It was my first lesson after a two weeks break yesterday and Anthony was cold so I let him have my beloved France hat, bought at Murrayfield in 2000 (Scotland 16 – 28 France). After a few blissful rounds of decent, consistent golf, I had started slicing the ball and struggling with my irons again. Anthony said that the slice issue was because I hadn’t practiced enough and so my old swing was creeping back in and making a mess of everything.

I wasn’t in a great mood and this made things worse. What do you mean, the slice is my fault? My swing feels disjointed and clunky for no reason whatsoever! And I did practice a little bit. We started working on the takeaway again, but despite some improvement, my swing still felt rushed and unbalanced. I played slice after slice. It was one of those lessons where nothing he said made any sense to me.

Start the downswing by imagining my torso is rotating

After a frustrating 45 minutes, I was still hitting the ball badly despite getting my backswing back to where it should be. Anthony asked me what part of my body moved first at the start of my downswing. My hips, I answered. He advised me to imagine that my torso initiated the movement by turning towards my target. And I have no idea how or why, but that helped a bit. My swing felt a lot more compact and fluid and I started hitting the ball better. Anthony suggested that I practice this with a pitching wedge and a half-swing.

So off he went to warm up in his office and I stayed on the practice ground, fully expecting more misery and frustration. Instead, I progressively started hitting the ball cleanly, solely by picturing my torso turning at the beginning of the downswing. What would happen if I hit it with a full swing, I wondered? By focusing on keeping my clubhead open during my takeaway, then pausing slightly at the top and then initiating the downswing by turning my torso, I started hitting good shots.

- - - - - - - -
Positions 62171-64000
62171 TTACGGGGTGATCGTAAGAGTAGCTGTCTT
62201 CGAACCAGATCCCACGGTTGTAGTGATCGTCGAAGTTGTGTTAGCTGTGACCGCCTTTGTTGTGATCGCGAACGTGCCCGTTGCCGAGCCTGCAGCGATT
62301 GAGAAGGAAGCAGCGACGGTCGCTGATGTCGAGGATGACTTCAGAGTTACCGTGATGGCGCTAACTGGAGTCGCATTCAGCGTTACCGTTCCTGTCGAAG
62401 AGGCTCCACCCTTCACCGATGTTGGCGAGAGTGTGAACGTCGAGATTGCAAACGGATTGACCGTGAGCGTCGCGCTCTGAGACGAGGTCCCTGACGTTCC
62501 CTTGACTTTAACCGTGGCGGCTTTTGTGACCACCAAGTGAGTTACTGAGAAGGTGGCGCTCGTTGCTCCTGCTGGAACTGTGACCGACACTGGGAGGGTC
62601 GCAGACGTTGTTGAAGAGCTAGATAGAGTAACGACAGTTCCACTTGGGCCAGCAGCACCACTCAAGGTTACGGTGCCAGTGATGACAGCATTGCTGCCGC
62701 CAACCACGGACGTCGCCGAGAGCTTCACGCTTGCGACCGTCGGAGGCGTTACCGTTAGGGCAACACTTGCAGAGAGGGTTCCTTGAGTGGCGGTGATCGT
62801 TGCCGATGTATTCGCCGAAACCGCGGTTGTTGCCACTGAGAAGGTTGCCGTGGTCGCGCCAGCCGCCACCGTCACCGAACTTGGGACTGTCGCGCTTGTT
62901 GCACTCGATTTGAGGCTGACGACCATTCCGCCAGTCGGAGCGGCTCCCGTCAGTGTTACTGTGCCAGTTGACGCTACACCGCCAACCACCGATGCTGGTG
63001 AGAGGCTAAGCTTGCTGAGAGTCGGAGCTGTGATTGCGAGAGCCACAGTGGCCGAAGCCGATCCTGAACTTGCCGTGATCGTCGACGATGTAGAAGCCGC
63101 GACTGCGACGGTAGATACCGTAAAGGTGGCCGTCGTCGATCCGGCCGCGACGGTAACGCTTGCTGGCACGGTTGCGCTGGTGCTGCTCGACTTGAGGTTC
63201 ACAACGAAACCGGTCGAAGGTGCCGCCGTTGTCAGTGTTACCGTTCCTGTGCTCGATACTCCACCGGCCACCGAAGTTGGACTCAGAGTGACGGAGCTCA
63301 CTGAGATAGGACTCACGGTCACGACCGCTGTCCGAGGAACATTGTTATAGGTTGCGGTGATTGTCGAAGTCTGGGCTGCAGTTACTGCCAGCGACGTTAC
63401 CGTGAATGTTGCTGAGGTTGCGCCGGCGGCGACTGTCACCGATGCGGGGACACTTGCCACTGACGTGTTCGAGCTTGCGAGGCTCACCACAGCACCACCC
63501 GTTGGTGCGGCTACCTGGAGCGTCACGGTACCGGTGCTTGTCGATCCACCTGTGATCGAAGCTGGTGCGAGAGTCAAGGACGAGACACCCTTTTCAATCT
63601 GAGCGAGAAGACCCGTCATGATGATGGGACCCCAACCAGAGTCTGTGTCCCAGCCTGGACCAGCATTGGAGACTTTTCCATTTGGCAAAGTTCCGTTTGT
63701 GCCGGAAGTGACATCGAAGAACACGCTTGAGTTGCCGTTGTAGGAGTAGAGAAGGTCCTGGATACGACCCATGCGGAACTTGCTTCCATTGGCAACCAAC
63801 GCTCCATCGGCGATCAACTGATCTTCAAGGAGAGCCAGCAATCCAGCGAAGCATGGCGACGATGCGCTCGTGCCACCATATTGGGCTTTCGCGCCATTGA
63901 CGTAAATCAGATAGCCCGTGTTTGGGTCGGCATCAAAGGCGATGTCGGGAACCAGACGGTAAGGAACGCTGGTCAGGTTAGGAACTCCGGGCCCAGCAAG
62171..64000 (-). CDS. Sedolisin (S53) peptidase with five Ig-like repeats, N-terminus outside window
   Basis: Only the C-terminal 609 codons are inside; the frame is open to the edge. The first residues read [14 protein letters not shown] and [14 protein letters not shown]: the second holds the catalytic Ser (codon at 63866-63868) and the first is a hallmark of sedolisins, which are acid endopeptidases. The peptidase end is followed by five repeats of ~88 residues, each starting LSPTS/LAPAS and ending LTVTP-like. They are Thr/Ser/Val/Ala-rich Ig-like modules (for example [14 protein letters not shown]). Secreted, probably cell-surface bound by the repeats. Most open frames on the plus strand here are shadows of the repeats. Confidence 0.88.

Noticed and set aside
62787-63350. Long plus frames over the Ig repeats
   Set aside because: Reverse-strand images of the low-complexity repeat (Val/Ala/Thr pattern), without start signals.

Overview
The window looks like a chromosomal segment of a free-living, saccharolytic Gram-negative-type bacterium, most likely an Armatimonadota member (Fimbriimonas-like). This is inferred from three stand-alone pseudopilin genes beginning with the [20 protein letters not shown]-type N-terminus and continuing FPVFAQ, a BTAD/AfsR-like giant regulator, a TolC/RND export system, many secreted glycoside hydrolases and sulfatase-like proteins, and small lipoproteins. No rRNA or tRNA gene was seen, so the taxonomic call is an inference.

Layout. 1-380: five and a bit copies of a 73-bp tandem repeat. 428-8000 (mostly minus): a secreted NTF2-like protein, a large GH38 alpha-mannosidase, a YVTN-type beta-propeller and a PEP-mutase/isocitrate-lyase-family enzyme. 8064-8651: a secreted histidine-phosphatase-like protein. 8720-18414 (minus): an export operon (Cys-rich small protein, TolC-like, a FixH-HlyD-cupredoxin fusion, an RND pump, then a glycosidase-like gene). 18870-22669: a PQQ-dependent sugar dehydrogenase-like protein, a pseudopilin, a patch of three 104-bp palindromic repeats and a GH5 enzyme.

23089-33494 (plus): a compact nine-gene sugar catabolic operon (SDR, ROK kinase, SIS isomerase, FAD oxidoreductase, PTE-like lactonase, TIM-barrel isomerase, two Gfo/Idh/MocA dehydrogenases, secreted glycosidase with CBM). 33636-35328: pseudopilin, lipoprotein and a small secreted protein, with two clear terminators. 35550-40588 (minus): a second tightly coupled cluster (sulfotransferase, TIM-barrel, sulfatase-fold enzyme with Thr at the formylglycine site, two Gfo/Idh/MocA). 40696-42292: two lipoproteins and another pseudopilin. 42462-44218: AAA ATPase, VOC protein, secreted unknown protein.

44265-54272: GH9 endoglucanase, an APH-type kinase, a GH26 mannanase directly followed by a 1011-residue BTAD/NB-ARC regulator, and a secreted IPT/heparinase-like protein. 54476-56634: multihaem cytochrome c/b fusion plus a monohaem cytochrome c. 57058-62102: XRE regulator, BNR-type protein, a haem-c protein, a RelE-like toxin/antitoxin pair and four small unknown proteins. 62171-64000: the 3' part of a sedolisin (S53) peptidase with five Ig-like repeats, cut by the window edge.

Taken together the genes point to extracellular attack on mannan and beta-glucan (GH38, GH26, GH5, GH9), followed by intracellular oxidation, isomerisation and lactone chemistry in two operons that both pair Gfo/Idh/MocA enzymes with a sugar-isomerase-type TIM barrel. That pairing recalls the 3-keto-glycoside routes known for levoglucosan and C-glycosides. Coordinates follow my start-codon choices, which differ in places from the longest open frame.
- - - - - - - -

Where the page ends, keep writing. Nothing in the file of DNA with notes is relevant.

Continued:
Imagine all the good shots

Trying to get rid of my slice on the course

Tell me, how could I resist going out there to play a few holes?

After a while, I decided I deserved to test my improved swing on the course, so I went out to play four holes. The result: not one slice and a marked improvement. Rotating my torso first meant that my swing felt much more compact and together. It was also a lot smoother. I find it quite interesting that, since we started, we managed to overcome two obstacles not by dissecting my technique, but by using my imagination. Degrees and angles and planes don’t mean anything to me. I find it much easier to implement a technique tweak if I’m told “Imagine that you…”. This is what worked before when I got intensely frustrated and Anthony told me to imagine I wanted to hit him with the ball. Basically, Anthony is the John Lennon of golf.

First qualifying round this week

This is badly needed, as I have my first qualifying round on Wednesday. I’m not expecting a handicap cut just yet, as I’m still obviously getting to grips with my new swing, but I’d like to play to my handicap. I’m playing tomorrow, so I’ll focus on what I learnt today and hopefully it will stick. And I’ll dig out my old John Lennon records.